U.S. postage stamps pay tribute to Hispanic Americans

For many years, the U.S. Postal Service has issued postage stamps that reference Hispanic culture or feature Hispanic American celebrities.

This year, the postal office issued a stamp featuring the art of a Colombian-born, Washington-based muralist known as MasPaz (Federico Frum).

Federico Frum, aka MasPaz

Left photo: Man performing skateboard trick (© Steve Grayson/WireImage/Getty Images) Right image: "Art of the Skateboard" stamps (© U.S. Postal Service/AP)
Left: Skateboard legend Tony Alva (© Steve Grayson/WireImage/Getty Images) Right: “Art of the Skateboard” stamps (© U.S. Postal Service/AP)

The bold artwork emblazoned on a skateboard deck is often as eye-catching and individualistic as a skater’s most dazzling moves. That’s why the U.S. Postal Service released its “Art of the Skateboard” collection, consisting of four designs that capture skateboarding’s excitement. One of the featured artists, MasPaz, created a black, white and gold “jaguar” design on a skateboard deck. As the largest cat in the Americas, the jaguar symbolizes authority and power in the art and lore of Indigenous peoples.

Roberto Clemente

Left image: Roberto Clemente stamp (U.S. Postal Service) Right photo: Baseball player in stadium leaning on bat (© AP)
Left: The Roberto Clemente stamp issued in 2000 (U.S. Postal Service) Right: Clemente, outfielder for the Pittsburgh Pirates, is seen in 1967. (© AP)

The late Roberto Clemente, a Puerto Rican-born baseball player who won four batting crowns, 12 consecutive Gold Glove Awards and the 1966 National League Most Valuable Player Award, was a beloved figure in the United States. He led Major League Baseball’s Pittsburgh Pirates to two World Series championships and was named Most Valuable Player of the 1971 World Series at age 37. Moreover, he helped the less fortunate. In 1972, he died tragically in a plane crash while organizing disaster relief for earthquake-stricken Nicaragua.

Severo Ochoa

Left photo: Man wearing lab coat (© AP) Right image: Severo Ochoa stamp (U.S. Postal Service)
Left: Severo Ochoa speaks in his laboratory at Bellevue Hospital in New York City in 1959. (© AP) Right: Severo Ochoa stamp (U.S. Postal Service)

Biochemist Severo Ochoa, a citizen of the U.S. as well as Spain, received (with Arthur Kornberg) the 1959 Nobel Prize for Physiology or Medicine for discovering an enzyme that enabled him to synthesize ribonucleic acid (RNA), a substance of central importance to the synthesis of proteins by the cell. Ochoa’s discovery was later used for the synthesis of artificial RNA and the breaking of the human genetic code.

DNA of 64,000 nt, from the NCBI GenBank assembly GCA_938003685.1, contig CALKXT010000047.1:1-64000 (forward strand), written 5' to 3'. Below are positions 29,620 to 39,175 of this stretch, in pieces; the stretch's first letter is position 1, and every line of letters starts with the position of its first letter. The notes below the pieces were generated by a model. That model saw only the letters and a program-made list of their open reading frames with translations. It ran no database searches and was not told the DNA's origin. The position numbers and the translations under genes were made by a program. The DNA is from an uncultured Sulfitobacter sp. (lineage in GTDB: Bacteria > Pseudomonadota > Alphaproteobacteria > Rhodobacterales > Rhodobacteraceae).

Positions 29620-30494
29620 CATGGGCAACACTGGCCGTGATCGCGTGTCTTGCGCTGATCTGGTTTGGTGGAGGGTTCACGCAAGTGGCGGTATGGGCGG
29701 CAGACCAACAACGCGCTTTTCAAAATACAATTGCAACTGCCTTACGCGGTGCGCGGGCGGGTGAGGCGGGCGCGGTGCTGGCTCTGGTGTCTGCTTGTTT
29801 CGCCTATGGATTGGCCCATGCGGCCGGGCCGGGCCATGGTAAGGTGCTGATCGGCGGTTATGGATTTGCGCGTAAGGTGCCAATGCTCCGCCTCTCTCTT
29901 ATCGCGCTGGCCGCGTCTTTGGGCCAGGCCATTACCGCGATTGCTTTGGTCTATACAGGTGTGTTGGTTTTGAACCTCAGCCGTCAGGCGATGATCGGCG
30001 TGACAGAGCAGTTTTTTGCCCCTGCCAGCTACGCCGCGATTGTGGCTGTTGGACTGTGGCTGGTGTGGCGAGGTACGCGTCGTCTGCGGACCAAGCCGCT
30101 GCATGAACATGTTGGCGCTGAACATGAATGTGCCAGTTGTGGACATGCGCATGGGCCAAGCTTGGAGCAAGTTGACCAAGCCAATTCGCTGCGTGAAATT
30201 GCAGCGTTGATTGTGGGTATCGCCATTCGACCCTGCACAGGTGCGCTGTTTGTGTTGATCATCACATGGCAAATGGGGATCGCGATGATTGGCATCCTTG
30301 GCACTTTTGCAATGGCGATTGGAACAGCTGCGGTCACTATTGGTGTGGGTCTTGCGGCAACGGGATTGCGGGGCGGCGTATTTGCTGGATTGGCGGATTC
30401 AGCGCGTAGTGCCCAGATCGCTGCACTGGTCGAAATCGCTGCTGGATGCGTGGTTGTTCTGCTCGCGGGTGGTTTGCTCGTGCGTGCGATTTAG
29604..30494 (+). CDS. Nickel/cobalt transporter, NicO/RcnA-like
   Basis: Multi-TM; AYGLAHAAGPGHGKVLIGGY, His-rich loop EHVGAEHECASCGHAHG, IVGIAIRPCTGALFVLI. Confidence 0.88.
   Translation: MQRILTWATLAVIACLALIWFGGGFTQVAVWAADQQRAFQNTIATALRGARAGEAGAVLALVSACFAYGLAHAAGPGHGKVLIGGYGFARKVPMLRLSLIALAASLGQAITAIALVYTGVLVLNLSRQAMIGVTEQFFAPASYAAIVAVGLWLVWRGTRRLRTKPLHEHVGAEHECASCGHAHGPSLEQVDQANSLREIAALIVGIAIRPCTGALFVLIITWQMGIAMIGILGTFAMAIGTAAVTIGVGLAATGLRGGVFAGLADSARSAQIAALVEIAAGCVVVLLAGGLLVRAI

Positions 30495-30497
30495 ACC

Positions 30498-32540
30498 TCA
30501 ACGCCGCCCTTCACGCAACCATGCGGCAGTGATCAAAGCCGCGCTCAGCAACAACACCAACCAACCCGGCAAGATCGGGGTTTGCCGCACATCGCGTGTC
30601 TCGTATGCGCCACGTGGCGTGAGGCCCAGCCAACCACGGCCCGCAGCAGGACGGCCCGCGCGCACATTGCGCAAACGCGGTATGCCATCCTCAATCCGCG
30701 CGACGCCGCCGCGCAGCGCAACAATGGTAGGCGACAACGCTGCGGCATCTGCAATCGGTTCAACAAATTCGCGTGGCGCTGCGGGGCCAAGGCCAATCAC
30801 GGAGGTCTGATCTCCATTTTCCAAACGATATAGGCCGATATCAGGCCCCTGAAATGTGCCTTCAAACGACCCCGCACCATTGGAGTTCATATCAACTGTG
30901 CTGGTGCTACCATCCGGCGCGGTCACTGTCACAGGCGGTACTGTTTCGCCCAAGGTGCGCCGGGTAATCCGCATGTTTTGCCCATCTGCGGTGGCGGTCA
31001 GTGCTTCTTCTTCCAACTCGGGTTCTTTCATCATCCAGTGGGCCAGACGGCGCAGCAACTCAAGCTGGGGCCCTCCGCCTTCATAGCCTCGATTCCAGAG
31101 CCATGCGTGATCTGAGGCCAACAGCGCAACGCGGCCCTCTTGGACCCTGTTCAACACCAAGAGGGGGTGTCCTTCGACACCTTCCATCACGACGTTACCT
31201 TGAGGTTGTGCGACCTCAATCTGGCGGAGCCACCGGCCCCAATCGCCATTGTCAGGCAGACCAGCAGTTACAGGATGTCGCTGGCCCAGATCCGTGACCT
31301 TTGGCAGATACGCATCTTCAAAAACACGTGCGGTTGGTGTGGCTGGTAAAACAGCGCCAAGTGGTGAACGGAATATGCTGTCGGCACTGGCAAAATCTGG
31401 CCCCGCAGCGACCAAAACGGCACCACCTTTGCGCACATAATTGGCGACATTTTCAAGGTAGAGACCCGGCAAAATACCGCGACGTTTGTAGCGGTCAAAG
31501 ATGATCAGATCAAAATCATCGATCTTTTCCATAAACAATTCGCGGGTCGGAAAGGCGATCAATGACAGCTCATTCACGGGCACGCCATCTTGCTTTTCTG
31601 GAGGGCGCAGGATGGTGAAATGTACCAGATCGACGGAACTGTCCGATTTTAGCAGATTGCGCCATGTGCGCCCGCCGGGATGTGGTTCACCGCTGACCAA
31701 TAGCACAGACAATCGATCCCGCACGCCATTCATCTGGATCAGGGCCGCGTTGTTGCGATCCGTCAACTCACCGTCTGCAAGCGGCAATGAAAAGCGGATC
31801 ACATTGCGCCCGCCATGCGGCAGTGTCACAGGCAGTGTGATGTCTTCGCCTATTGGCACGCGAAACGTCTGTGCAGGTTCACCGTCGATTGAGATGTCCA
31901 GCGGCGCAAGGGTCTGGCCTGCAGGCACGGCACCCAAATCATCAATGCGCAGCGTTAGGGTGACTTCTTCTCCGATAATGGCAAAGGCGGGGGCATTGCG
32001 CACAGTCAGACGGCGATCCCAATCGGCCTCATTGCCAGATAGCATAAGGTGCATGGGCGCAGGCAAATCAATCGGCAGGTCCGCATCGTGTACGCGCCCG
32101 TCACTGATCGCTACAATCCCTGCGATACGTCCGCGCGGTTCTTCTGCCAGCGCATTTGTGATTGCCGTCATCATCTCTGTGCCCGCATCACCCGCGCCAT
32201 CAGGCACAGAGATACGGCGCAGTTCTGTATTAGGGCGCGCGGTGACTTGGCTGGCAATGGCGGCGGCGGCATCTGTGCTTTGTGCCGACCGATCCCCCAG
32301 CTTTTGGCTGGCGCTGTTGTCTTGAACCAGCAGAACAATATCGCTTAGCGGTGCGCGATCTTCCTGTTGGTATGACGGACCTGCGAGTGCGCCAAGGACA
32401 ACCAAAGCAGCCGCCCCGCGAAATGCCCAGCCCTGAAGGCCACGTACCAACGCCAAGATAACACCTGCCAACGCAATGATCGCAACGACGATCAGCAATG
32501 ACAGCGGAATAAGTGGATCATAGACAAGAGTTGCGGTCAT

Desi Arnaz

Left image: 'I Love Lucy' stamp (U.S. Postal Service) Right photo: Woman embracing seated man (© CBS/Getty Images)
Left: The ‘I Love Lucy’ stamp (U.S. Postal Service) Right: Desi Arnaz and Lucille Ball appear in the ‘I Love Lucy’ show in 1953. (© CBS/Getty Images)

Cuban-born bandleader and actor Desi Arnaz emigrated to the United States with his family in 1933. As a young man, he worked as a band leader in Miami and New York, and met his future wife Lucille Ball in Hollywood while starring in a film. In 1950, Arnaz and Ball co-founded Desilu Productions to run I Love Lucy, a 1950s comedy series that became the most successful television program in history.

César E. Chávez

Left photo: César Chávez speaking to demonstrators (© Frank Hurley/NY Daily News Archive/Getty Images) Right image: César Chávez stamp (U.S. Postal Service)
Left: César Chávez speaks to demonstrators in New York. (© Frank Hurley/NY Daily News Archive/Getty Images) Right: César Chávez stamp (U.S. Postal Service)

César E. Chávez, co-founder of the National Farm Workers Association, a predecessor of the United Farm Workers, was an advocate for nonviolent social change. For more than three decades, he led the first successful farm workers’ union in American history. His union efforts brought about the passage of the groundbreaking 1975 California Agricultural Labor Relations Act to protect farm workers.

Celia Cruz

Left photo: Celia Cruz singing (© Leon Morris/Redferns/Getty Images) Right image: Celia Cruz stamp (U.S. Postal Service)
Left: Celia Cruz performs at the New Orleans Jazz Festival in 2001. (© Leon Morris/Redferns/Getty Images) Right: Celia Cruz stamp (U.S. Postal Service)

The late Cuban-born singer Celia Cruz was admired for her vocal range and improvisation of rhymed lyrics while performing. She emerged as a central figure within New York’s vibrant salsa scene in the 1970s and was dubbed the “Queen of Salsa.” She earned three Grammy Awards and four Latin Grammys.